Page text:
I've been reading like a mad man in the gap between projects, and catching up and reorganizing. A thoughtful reader added to my Goodreads list reminded me of Chester Himes. And so I wrote:
Chester Himes, now that was something I could barely stand. I read 'If He Hollers' just through a couple dozen pages and could take no more. He so brilliantly made me angry, and brought to mind so much of what I felt that I couldn't take it. There have been books like that - too painful to read. And Himes was the last of his kind that I read in the days before the LA Riots, before I left Los Angeles at the age of 30. One image stands in my mind of the man described by Himes, of the black man so angry that he drank hard liquor alone in his room and only got up for the fresh breeze of the open window in order to throw empty whiskey bottles at the white men in the street. It was the dead end of despair I know I was not born for, and so I left Himes alone.
There is that canon of black American literature I read once upon a time. At the beginning it was so very frustrating. Intensely painful it was as I tried desperately to connect with any black literary scene. It was part of my fête manqué out of technical school and clueless about the higher elements of the humanities. When I decided to be purposeful in reading contemporary black American literature I first found Gloria Naylor's 'Women of Brewster Place'. I purposefully didn't want to read the older authors that I had known - no more Richard Wright, James Baldwin, LeRoi Jones-Amiri Baraka, Alex Haley, Ralph Ellison. Nobody old. Nobody ghetto. It left almost nobody. It took me almost forever to find an author that actually spoke to me in a way I wanted to share in joy and pride. It took a lot of long hard looks inward and outward. I didn't know what to expect - I didn't know how my literacy would serve me. I didn't know what to make of what I learned. After a few years, I became comfortable with exactly that. It took from 1989 to 1993 to make peace with that itch. I didn't give it up finally until 1996.
In the end, I was most satisfied by Ernest J. Gaines, Jean Toomer, Darryl Pinckney, Paul Beatty & Toni Morrison. I can't describe in any small way what they meant. They were each an Emerald City that pointed my home, each a patch of blackness in serious literature I needed to see and experience, each a solid stepping stone in a garden of forking paths.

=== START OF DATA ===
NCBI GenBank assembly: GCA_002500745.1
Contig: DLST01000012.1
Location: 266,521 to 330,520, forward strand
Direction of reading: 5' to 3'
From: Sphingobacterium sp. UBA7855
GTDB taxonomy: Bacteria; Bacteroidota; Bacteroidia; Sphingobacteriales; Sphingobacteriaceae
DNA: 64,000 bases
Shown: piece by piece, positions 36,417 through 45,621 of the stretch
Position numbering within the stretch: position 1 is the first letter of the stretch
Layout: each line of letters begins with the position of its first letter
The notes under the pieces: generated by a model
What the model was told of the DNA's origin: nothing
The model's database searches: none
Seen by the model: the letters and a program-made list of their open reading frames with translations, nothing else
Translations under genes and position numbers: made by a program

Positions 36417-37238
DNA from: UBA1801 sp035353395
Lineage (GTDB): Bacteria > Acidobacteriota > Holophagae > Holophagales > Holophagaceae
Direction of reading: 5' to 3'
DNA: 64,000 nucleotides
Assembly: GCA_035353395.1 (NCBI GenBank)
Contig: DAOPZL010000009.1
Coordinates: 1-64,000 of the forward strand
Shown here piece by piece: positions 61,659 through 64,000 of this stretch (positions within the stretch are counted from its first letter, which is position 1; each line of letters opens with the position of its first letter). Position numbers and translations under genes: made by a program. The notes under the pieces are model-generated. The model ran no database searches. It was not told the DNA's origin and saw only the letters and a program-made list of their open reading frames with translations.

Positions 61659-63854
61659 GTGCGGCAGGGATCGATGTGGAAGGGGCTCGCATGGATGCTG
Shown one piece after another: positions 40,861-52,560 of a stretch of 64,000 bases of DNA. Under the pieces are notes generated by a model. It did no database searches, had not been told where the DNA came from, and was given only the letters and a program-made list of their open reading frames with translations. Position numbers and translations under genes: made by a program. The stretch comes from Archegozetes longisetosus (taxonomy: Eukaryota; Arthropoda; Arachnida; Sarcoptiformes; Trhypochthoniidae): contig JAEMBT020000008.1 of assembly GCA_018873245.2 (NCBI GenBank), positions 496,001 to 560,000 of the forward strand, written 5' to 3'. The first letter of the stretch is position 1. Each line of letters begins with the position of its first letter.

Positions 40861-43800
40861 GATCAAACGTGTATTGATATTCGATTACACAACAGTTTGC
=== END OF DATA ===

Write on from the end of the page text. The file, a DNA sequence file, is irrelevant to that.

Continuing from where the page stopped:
Himes sat out there like Iceberg Slim and Donald Goins and John Edgar Wideman. Just all blue collar and urban, so unlike my father, the soft-spoken Connecticut Episcopalian photographer, Sierra Club hiker and part-time poet. It was impossible for me to accept stories of the mean streets as real literature, as impossible as it is for a Hebrew to accept Baptist ministry as Gospel. It all may have had the ring of truth, but not of destiny.
I wonder how much literature has served an existential purpose for me, and yet some part of me resists the question. I know who I am and who I must be, but it is ever the case that I am engaged with writers far more than with neighbors. Sooner or later, I find a part of myself waiting for me in the words of strangers. What will I find in Tolstoy? Another part of me.
I reflect on that aspect of my generation immersed in a struggle for self-reflection in the arts and in the mainstream. It seemed so god-awfully important and significant and momentous. Just standing in line for a Spike Lee movie or a play by August Wilson or a book signing by Toni Morrison was portentous. There was a day in the 80s when George C. Wolfe snarked about the world's last 'mama on the couch play', and I think that time has come and gone, then again I've only seen one Tyler Perry.